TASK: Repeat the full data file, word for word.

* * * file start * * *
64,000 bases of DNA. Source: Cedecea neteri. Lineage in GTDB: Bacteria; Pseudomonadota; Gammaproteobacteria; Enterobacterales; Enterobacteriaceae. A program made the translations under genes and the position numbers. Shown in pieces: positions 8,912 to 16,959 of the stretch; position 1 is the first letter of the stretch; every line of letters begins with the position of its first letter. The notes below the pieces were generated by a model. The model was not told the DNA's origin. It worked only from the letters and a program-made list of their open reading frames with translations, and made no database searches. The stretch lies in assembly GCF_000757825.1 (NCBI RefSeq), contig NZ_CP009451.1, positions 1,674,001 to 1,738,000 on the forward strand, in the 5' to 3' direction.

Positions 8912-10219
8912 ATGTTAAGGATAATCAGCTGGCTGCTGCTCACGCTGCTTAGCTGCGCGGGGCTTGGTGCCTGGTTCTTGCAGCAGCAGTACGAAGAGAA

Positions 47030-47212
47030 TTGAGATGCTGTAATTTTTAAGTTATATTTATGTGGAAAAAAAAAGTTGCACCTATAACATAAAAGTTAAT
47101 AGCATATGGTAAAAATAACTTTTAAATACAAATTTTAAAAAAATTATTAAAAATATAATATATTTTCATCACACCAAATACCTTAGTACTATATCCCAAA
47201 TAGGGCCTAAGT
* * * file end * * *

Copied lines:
64,000 bases of DNA. Source: Cedecea neteri. Lineage in GTDB: Bacteria; Pseudomonadota; Gammaproteobacteria; Enterobacterales; Enterobacteriaceae. A program made the translations under genes and the position numbers. Shown in pieces: positions 8,912 to 16,959 of the stretch; position 1 is the first letter of the stretch; every line of letters begins with the position of its first letter. The notes below the pieces were generated by a model. The model was not told the DNA's origin. It worked only from the letters and a program-made list of their open reading frames with translations, and made no database searches. The stretch lies in assembly GCF_000757825.1 (NCBI RefSeq), contig NZ_CP009451.1, positions 1,674,001 to 1,738,000 on the forward strand, in the 5' to 3' direction.

Positions 8912-10219
8912 ATGTTAAGGATAATCAGCTGGCTGCTGCTCACGCTGCTTAGCTGCGCGGGGCTTGGTGCCTGGTTCTTGCAGCAGCAGTACGAAGAGAA

Positions 47030-47212
47030 TTGAGATGCTGTAATTTTTAAGTTATATTTATGTGGAAAAAAAAAGTTGCACCTATAACATAAAAGTTAAT
47101 AGCATATGGTAAAAATAACTTTTAAATACAAATTTTAAAAAAATTATTAAAAATATAATATATTTTCATCACACCAAATACCTTAGTACTATATCCCAAA
47201 TAGGGCCTAAGT